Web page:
What helped? A holistic approach and recommitting to my anxiety coping mechanisms. But also I just embraced the fact that we were living in a “new normal” and began making clear plans for our family. I organized time just for myself (dubbed Mommy Time, Do Not Disturb), and set new goals outside of being a mom that felt attainable. Take care of myself too? Check. Get back on track with my career? Check. Looking ahead really pulled me out of the sadness and a compartmentalized approach saved my sanity. I also wanted other moms to know that we cannot be all the things all the time, and that it’s totally okay, so sharing the tough stuff through my blog and on social media helped a ton as well. Instead of filtering only the good moments I sorta just let it all hang out organically, and it felt so freeing. Also, including Rob in the conversation and talking about ways that we could develop a better support system for each other was helpful. Establishing clear lines of communication and responsibility gave each of us back some independence, and allowed us to just enjoy family time in the moment.
What’s the takeaway? Postpartum recovery is a constant work in progress. And Motherhood is a freaking huge responsibility — the biggest one that any of us could hope to have. It’s scary. Looking Arya in the eyes for the first time 52 weeks ago irrevocably changed my soul, and it’s just taken my body some extra time to catch up. Some days I mom so hard, and other days I’m still kind of a mess but from what I hear, that’s just what it’s like. Through each stage of my postpartum journey though, the common thread remained the same. Support! The single most important thing any mom can have is a supportive community within which she can bare her soul. Postpartum disorders aren’t a dirty, naughty, dramatic thing to be ignored! Instead, they’re an opportunity to reach out for help — a little hand holding and a safe place to struggle can make all the difference.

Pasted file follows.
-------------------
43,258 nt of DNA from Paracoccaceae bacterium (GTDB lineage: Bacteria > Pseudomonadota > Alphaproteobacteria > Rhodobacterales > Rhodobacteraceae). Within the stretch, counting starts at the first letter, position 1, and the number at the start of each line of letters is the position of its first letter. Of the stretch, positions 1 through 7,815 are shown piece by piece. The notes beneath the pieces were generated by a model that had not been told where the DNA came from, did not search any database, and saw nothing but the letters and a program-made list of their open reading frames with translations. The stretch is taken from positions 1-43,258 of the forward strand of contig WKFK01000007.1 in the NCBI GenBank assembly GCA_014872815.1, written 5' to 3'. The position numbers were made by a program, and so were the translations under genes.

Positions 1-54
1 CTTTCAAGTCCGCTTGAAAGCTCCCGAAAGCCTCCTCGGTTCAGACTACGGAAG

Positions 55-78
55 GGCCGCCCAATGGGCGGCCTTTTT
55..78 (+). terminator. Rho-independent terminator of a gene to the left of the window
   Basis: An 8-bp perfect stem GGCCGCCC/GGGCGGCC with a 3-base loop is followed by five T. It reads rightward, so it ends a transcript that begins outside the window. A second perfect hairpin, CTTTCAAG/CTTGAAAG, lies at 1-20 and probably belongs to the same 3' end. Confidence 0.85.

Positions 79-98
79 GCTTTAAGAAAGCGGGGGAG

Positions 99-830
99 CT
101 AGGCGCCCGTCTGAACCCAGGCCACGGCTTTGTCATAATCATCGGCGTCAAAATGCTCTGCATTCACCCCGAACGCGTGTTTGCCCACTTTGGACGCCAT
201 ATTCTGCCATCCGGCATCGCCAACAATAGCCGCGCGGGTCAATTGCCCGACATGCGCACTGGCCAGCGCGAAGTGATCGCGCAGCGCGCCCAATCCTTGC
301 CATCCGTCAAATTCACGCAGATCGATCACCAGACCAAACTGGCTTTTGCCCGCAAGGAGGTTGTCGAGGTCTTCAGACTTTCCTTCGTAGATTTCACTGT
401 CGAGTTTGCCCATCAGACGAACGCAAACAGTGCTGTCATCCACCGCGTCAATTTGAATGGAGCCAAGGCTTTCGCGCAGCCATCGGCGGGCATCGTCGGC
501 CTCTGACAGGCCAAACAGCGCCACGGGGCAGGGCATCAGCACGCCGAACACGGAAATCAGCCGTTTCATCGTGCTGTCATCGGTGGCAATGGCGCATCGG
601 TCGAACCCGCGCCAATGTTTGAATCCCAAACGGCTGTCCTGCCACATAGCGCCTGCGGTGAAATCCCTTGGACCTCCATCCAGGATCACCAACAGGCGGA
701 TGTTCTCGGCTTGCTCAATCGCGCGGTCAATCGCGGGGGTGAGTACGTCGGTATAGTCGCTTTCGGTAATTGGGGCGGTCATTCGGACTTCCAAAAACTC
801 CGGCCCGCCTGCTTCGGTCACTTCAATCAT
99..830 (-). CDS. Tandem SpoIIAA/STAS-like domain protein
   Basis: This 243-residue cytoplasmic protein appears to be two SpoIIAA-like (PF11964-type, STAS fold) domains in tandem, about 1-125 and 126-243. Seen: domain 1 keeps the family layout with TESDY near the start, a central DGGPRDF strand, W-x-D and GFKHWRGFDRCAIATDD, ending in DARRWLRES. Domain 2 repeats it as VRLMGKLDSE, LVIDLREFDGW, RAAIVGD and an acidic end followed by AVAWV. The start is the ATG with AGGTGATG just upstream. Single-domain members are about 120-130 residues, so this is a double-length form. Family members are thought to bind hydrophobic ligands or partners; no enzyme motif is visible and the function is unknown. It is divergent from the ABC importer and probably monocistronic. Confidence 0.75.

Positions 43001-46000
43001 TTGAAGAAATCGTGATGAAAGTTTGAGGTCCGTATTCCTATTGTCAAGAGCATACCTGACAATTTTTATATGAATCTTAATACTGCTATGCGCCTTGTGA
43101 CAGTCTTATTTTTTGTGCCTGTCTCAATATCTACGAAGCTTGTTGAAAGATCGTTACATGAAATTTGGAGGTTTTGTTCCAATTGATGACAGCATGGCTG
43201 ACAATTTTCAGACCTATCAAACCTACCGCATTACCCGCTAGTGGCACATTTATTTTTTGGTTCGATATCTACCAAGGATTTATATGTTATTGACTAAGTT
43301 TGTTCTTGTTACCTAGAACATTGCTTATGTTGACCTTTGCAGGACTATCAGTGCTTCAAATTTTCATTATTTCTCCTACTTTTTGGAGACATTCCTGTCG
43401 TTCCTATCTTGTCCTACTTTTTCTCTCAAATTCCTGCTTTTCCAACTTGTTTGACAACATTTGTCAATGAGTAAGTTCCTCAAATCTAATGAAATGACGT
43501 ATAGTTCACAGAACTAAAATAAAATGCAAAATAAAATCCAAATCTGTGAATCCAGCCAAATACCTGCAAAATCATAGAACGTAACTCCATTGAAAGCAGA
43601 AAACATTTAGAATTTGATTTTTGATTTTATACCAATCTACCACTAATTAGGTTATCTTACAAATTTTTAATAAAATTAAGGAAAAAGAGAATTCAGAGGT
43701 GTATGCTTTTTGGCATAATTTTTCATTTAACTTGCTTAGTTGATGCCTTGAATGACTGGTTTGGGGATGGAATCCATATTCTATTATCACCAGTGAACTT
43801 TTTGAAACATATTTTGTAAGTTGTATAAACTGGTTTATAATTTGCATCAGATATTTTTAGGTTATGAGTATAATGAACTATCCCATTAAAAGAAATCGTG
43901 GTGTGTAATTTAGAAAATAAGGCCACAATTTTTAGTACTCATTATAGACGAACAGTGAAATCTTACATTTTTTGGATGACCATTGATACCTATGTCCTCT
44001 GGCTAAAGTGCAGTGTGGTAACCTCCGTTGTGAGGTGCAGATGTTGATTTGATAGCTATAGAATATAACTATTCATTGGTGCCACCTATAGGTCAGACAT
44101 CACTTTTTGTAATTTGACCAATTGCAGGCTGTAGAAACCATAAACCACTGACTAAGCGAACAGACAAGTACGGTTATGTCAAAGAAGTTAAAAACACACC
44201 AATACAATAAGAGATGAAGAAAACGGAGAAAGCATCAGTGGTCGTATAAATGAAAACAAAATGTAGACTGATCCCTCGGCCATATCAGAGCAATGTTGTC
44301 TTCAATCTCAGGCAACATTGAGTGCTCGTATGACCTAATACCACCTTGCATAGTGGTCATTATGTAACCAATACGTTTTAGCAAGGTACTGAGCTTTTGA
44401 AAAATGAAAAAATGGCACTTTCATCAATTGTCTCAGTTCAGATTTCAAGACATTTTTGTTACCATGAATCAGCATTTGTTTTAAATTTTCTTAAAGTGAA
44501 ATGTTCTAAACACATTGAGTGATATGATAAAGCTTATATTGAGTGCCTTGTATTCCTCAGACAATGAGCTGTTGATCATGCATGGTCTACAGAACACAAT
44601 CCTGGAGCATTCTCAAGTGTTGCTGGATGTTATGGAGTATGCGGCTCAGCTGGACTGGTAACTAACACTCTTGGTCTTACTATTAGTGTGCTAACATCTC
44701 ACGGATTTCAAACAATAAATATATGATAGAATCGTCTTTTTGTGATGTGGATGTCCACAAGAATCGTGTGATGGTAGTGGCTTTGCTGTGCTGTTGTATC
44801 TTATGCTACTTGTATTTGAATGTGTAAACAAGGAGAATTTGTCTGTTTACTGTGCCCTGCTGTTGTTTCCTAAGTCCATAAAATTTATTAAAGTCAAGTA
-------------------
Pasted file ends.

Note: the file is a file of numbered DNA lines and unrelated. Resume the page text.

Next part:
So yeah, I’m not sure there was an actual point or lesson to this post but sharing has always been my favorite coping mechanism. I feel like I’m able to close a chapter on that part of life, and enjoy the here and now. Wish me luck in year two as I try my best to kick ass at this whole mom thing and as I strive to mold Arya into a cool human who loves, and learns, and plays, and engages wholeheartedly with the world around her!